Formula 1 is the highest class of single-seat open-wheel racing. The “formula” of the title refers to the set of rules which participants must follow. Racers who wish to participate must have a Super Licence, which can be obtained by accruing the requisite amount of points in eligible feeder series and other approved racing series. It has always had the distinction of being contested with the world’s fastest road course racing cars, although Indy Cars can rival it for top speed on oval tracks.

Formula 1 has its roots in the Grand Prix championships that were held in Europe during the 1920s and 1930s. These championships were halted by the outbreak of World War II. After the war, in 1946, the Fédération Internationale de l’Automobile (FIA) was formed to standardise the rules of motorsport. Between 1946 and 1950, the designations of the Formula 1, Formula 2, and Formula 3 motor racing classes were formalised. Initially, there were no championships for drivers and constructors. Instead, around 20 races were held in Europe from spring to autumn, and some were more significant than others.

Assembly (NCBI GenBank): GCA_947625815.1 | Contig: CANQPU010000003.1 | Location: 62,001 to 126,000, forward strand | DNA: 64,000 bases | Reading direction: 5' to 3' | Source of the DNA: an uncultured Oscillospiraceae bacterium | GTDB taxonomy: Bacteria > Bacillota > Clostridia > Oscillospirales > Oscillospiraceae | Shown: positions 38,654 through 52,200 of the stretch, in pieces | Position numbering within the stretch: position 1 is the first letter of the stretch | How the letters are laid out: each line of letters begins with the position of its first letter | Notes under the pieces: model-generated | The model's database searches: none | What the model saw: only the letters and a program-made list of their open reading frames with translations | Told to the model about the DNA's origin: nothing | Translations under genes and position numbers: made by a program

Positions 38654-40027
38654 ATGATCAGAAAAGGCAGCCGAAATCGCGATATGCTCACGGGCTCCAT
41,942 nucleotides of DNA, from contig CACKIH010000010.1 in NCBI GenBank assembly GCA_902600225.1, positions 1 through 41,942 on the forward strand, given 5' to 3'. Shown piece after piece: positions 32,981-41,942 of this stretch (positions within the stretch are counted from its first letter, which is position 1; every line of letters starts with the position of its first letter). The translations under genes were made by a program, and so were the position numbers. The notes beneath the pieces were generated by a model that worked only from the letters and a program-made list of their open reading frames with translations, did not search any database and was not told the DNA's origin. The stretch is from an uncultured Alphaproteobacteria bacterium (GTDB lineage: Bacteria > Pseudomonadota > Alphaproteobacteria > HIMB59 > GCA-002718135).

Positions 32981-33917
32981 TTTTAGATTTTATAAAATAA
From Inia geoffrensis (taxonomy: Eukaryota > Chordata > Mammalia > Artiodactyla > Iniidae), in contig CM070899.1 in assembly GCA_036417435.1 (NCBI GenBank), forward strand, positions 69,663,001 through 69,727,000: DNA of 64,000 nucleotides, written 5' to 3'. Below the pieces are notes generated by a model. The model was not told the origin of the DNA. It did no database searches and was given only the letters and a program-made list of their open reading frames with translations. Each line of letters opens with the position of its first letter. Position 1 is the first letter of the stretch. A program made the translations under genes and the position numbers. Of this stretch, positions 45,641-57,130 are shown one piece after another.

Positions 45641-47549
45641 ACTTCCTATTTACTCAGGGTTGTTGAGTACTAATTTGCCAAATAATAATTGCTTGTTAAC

The first World Championship for Drivers was held in 1950, consisting of seven rounds. The race calendar included six European races and incorporated a trip across the pond to the Indy 500. Italian driver Giuseppe Farina became the first champion, driving an Alfa Romeo.

Several major design changes have taken place throughout the years. The first was the rear-mid engine. By moving the engine from the front of the car to the rear, it improved handling tremendously.

The next major revolution was the introduction of aerodynamics in the form of wings that generate downforce. Then followed ground effect for a while, then turbo-charged engines, and then electronic driver aids. Both of the latter techs were subsequently banned, but today’s F1 cars use highly advanced turbo-charged hybrid engines.